Army Sgt. Bowe Bergdahl pleaded guilty Monday at Fort Bragg, North Carolina, to charges he endangered comrades by walking away from his post in Afghanistan in 2009 -- the court case wrapping up three years after a stunning Rose Garden spectacle in which former President Barack Obama, flanked by Bergdahl's parents, triumphantly announced the soldier's release from captivity.
Bergdahl's lawyer said the prosecution and defense have not agreed to a stipulation of facts in the case, which is an indication that they did not reach a deal to limit his punishment, The Associated Press reported.
The misbehavior charge carries a maximum penalty of life in prison, while the desertion charge is punishable by up to five years.
Bergdahl, 31, told the judge that he now understands what he did caused others to search for him.
- Bergdahl Chooses to Have Trial Heard by Judge and Not Jury
- Prosecutors Drop Plans to Use Statements Bergdahl Made in Afghanistan
- Navy Seal Testifies About Wound During Bowe Bergdahl Search
Bergdahl was released in May 2014 after a highly criticized deal in which five Taliban terrorists were set free. At the time, Obama administration officials said Bergdahl had "served with honor and distinction."
The U.S. Army said Bergdahl asked to enter his plea before the military judge, which brings the saga closer to an end eight years after Bergdahl's disappearance in Afghanistan set off search missions by scores of his fellow service members.
President Obama was criticized by Republicans for the 2014 Taliban prisoner swap that brought Bergdahl home, while President Donald Trump harshly criticized Bergdahl on the campaign trail.
Bergdahl's punishment won't be known until after the judge, Army Col. Jeffery R. Nance, holds the sentencing hearing that's expected to start on Oct. 23. Bergdahl, who's from Hailey, Idaho, previously chose to have his case heard by a judge alone, rather than a jury.
Serious wounds to service members who searched for Bergdahl are expected to play a role in his sentencing. While guilty pleas would allow him to avoid a trial, he'd still face a sentencing hearing in late October. Bergdahl's five years of captivity by the Taliban and its allies also will likely play a role in what punishment he receives.
At one point during his captivity, Bergdahl converted to Islam, fraternized openly with his captors and declared himself a "mujahid," or warrior for Islam, Fox News reported in 2014, citing secret documents prepared on the basis of a purported eyewitness account.
The reports indicate that Bergdahl's relations with his Haqqani captors morphed over time, from periods of hostility, where he was treated very much like a hostage, to periods where, as one source told Fox News, "he became much more of an accepted fellow" than is popularly understood. He even reportedly was allowed to carry a gun at times.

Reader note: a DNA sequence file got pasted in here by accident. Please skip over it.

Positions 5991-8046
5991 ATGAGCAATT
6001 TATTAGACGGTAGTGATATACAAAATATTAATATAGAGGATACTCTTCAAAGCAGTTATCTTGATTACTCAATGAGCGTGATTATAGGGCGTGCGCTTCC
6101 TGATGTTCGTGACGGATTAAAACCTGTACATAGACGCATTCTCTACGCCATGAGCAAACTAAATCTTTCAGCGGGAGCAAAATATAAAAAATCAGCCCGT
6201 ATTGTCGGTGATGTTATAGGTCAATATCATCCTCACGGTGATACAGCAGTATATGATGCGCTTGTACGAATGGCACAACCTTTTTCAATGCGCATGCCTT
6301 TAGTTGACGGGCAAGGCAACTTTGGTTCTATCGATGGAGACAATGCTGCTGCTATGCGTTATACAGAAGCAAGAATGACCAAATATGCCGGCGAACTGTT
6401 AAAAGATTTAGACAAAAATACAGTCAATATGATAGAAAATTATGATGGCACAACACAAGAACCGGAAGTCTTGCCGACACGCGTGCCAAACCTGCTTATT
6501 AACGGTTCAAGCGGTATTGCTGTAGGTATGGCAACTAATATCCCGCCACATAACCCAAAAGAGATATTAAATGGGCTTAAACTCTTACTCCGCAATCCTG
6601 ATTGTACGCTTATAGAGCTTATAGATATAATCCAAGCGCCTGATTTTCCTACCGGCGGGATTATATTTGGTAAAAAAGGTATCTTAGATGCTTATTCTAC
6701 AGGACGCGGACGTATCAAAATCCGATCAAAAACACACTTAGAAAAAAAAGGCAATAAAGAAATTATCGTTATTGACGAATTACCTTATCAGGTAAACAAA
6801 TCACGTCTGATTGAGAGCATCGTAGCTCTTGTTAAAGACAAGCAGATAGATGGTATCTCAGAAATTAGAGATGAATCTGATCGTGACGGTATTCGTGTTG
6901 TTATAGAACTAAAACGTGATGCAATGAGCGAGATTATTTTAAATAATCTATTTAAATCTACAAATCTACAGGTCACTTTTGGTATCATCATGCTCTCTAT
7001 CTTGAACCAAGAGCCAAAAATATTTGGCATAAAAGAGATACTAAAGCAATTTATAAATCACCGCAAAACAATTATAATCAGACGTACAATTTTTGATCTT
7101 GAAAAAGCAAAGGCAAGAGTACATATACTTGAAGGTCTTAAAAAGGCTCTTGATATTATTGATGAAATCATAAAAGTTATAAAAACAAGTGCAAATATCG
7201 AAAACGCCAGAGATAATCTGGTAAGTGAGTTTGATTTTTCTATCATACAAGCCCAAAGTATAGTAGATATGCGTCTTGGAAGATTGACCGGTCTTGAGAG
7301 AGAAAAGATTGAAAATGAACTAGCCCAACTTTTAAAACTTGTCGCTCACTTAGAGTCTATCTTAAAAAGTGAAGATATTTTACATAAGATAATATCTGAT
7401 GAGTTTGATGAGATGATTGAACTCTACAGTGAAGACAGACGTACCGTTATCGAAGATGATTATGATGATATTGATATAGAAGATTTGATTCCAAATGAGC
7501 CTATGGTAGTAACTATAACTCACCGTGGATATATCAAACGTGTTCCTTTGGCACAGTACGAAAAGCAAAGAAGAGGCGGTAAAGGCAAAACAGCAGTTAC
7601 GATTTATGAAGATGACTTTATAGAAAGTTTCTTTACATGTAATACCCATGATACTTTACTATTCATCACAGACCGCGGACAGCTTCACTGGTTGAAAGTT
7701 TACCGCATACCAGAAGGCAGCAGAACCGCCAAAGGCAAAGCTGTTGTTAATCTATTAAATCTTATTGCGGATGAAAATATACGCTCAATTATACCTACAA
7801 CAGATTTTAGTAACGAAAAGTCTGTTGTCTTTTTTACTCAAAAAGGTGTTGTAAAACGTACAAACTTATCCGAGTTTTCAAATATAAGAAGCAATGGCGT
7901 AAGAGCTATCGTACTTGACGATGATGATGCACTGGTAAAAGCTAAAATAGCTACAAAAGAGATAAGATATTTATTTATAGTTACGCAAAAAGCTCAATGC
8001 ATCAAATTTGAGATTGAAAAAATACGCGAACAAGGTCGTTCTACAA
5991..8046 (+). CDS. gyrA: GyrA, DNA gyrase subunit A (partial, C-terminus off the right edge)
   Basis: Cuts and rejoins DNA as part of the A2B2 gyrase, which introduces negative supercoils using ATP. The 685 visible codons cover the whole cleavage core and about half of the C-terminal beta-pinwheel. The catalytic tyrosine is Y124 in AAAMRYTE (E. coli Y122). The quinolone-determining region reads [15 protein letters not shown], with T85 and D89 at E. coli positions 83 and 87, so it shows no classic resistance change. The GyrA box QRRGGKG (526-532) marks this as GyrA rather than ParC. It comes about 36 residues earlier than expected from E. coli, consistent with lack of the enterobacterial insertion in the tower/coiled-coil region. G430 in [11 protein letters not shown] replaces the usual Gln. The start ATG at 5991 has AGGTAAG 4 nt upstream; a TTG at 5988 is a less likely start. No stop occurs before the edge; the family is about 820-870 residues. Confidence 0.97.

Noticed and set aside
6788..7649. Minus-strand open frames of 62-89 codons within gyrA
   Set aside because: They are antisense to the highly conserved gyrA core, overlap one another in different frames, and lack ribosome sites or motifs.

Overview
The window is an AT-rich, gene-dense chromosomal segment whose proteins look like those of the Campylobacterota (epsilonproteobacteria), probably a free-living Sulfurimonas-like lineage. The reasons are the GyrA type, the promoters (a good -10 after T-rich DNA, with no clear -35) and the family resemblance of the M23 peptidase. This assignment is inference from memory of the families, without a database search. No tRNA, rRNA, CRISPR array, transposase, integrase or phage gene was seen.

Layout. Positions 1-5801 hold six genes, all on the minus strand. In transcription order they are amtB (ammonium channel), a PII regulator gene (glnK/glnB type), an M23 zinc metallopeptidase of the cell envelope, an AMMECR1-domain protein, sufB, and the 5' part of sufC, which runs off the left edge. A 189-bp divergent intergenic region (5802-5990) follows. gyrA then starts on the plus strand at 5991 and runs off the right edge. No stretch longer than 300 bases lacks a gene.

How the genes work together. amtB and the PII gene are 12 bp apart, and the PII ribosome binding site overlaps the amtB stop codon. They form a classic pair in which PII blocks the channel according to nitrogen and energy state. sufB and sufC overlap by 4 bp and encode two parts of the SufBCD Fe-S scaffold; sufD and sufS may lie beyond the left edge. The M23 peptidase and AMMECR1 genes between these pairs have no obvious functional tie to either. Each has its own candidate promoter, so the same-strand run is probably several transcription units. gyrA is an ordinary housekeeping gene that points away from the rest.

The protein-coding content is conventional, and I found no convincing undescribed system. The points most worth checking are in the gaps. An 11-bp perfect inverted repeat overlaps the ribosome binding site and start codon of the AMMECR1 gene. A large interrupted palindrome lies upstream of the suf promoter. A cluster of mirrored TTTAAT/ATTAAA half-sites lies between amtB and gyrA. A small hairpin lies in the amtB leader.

The documents show that Bergdahl at one point escaped his captors for five days and was kept, upon his re-capture, in a metal cage, like an animal. In addition, the reports detail discussions of prisoner swaps and other attempts at a negotiated resolution to the case that appear to have commenced as early as the fall of 2009.
Legal scholars have said that several pretrial rulings against the defense have given prosecutors leverage to pursue stiff punishment against Bergdahl, The Associated Press reported.
Perhaps most significant was the judge's decision in June to allow evidence of serious wounds to service members who searched for Bergdahl at the sentencing phase. The judge ruled that a Navy SEAL and an Army National Guard sergeant wouldn't have wound up in separate firefights that left them wounded if they hadn't been searching for Bergdahl.
The defense also was rebuffed in an effort to prove President Donald Trump had unfairly swayed the case with scathing criticism of Bergdahl, including suggestions of harsh punishment. The judge wrote in a February ruling that Trump's campaign-trail comments were "disturbing and disappointing" but did not constitute unlawful command influence by the soon-to-be commander in chief.
"We may as well go back to kangaroo courts and lynch mobs that got what they wanted," Bergdahl said to a British filmmaker in 2016 when asked about trials, according to an interview obtained by ABC News. "The people who want to hang me, you're never going to convince those people."
Defense attorneys have acknowledged that Bergdahl walked off his base without authorization. Bergdahl himself told a general during a preliminary investigation that he left intending to cause alarm and draw attention to what he saw as problems with his unit. He was soon captured.
But the defense team has argued that Bergdahl can't be held responsible for a long chain of events that included many decisions by others on how to conduct the searches.
Bergdahl has been assigned to desk duty at a Texas Army base while his case unfolds.
-- The Associated Press contributed to this report.